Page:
And if the photographer was trading as a sole trader, he/she then IS the company, and so the insurance firm would still be looking for some recompense. They would then be liable to cover the damage - insured or not - and it then comes down to the same thing - the photographer having to cover the cost of damage - so surely if this is the case then it's better to be insured then???


Quote:They'd never leave a 23k vase where it could easily be knocked over and broken. Their insurance firm wouldn't allow it.


I wonder if this crowds insurers allowed this??.... bbc news and I wonder what would have happened if the guy who knocked it over happened to be a visiting amateur photographer who happened to brush it with his camera bag hanging off his shoulder?? Would the insurance company ignore him and pay up? What if he was proven to be earning money with his camera - would their decision change? For me personally, I'd rather be insured than want to have to find out...and that's the whole crux of my point.
keithh 15 25.5k 33 Wallis And Futuna
8 Apr 2015 4:02PM
With the boot on the other foot. Don't leave a priceless vase where it can be knocked over.

How many hotels actually have high value China antiques on display? The story of the photographer knocking one over is pretty prolific on the Internet but with no actual information as to where and when it happened. In fact some insurance companies use the story as a 'what if'.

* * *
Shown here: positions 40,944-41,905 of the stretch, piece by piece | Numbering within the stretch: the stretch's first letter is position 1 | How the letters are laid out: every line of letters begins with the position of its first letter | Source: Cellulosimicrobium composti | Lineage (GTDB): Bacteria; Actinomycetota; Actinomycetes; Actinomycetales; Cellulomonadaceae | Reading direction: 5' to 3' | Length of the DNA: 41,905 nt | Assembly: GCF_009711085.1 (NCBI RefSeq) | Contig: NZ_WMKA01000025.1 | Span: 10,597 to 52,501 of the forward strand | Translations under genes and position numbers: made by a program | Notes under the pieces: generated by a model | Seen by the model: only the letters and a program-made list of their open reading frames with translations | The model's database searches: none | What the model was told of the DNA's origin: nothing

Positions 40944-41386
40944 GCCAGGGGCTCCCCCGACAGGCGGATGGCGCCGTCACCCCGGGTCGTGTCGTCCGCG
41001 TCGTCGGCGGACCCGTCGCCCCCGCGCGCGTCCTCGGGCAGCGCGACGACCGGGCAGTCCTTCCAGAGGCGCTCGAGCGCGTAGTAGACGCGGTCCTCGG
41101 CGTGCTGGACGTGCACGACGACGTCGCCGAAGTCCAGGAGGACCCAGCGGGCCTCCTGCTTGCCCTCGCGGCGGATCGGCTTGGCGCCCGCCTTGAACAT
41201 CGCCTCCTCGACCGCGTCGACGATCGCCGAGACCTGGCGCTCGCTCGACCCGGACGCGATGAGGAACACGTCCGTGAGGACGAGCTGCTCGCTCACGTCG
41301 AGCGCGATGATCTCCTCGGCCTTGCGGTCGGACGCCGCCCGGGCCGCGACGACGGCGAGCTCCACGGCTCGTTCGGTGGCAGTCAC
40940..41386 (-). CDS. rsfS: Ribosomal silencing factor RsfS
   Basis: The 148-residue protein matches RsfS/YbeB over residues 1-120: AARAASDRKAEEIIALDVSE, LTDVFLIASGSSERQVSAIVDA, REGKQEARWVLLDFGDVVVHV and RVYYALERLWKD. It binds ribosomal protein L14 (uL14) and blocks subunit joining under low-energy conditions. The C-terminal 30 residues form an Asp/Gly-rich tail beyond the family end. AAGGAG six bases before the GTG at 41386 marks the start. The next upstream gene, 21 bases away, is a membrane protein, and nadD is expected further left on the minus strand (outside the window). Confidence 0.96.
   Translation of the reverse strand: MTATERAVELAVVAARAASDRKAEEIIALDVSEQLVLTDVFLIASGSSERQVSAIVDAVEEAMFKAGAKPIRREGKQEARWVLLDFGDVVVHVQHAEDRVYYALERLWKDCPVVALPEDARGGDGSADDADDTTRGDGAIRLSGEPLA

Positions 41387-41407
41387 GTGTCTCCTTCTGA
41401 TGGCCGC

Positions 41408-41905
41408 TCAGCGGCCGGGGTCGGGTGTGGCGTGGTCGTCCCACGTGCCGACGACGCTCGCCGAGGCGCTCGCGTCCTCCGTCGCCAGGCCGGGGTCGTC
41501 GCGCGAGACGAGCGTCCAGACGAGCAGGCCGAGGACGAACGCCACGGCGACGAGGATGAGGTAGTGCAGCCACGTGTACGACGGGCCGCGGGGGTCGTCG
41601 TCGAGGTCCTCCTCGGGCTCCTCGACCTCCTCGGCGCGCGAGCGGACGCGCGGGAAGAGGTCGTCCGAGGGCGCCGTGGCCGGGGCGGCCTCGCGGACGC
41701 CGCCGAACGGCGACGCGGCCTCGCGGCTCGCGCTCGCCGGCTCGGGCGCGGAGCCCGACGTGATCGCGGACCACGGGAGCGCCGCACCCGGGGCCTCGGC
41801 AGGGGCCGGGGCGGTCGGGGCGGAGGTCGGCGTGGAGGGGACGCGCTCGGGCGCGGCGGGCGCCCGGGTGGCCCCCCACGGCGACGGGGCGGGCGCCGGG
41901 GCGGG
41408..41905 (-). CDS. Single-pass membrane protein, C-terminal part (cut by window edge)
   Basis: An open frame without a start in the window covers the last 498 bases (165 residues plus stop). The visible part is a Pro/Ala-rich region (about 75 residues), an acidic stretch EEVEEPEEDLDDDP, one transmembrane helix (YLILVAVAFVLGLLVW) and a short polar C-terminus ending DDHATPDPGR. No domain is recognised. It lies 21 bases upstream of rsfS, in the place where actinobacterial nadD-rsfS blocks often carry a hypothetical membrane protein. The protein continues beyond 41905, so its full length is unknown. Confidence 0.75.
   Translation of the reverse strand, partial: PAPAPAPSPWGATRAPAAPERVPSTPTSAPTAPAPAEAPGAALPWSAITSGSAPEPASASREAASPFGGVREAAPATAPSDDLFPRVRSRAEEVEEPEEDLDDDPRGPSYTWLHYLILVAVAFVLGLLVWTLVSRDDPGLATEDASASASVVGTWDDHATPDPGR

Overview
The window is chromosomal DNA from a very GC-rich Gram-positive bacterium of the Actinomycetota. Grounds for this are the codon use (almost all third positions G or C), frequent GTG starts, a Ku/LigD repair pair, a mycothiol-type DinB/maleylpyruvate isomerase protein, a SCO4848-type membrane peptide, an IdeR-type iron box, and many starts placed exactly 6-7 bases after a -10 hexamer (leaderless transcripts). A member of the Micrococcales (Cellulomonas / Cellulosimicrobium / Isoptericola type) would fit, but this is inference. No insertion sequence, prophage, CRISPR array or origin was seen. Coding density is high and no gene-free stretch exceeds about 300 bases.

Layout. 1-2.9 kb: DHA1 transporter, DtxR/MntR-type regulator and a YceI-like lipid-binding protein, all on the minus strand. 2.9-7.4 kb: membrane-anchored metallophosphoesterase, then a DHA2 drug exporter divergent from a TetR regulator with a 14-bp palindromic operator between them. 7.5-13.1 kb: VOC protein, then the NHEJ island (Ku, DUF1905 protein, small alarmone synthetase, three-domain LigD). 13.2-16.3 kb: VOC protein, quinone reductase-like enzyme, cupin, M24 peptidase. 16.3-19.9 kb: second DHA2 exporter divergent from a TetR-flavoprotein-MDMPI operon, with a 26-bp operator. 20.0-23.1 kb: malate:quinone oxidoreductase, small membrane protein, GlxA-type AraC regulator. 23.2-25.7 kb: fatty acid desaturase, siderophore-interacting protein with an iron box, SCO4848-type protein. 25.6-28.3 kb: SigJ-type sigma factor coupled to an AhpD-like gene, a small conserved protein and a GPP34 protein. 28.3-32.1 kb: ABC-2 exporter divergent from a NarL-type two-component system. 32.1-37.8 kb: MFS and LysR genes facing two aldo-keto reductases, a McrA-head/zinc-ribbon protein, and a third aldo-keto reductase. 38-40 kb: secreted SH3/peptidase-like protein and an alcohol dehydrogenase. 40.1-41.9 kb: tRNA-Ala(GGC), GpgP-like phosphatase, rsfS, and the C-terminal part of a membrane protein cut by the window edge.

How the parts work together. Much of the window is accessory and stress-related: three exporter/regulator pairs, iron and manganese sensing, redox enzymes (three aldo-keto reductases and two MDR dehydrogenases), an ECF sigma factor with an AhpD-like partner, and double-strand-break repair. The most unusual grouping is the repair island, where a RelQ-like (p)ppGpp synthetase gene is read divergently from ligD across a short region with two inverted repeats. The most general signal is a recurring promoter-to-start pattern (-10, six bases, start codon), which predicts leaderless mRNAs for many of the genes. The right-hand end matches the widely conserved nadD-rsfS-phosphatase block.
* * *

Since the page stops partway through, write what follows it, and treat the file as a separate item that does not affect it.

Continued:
Chris_L 5 5.0k United Kingdom
8 Apr 2015 4:24PM
Scottishphototours sometimes uses the stories as what-ifs and other times as things that happened. Vase ranges between 8k and 23k. Wallpaper between 150 a roll and 270 a roll I believe.

The company / firm I refer to is the photographer's insurance company.

How much are you going to say the vase was next time you tell this fairytale?
scottishphototours 15 2.6k 2
8 Apr 2015 4:26PM
I'm sure if you're shooting in 5-star places in Scotland like Mar Hall, Cromlix House, Gleneagles or in similar venues in the rest of the country, there are sure to be items of substantial value adorning the place.

As I said previously, I personally know of two people who have had to use their PL insurance to cover damage to vases and walls. I'm sure there are people who could recount stories from the MPA, SWPP or the FSB that have similar tales to tell.

Accidents can happen, and my whole point in this is simply to say to the unwary that PL cannot be overlooked nowadays. That's not being negative or scaremongering, I believe it's good, solid advice to anyone at whatever level, and it's more important than getting a new camera body/lens/flash/cards for their first wedding shoot.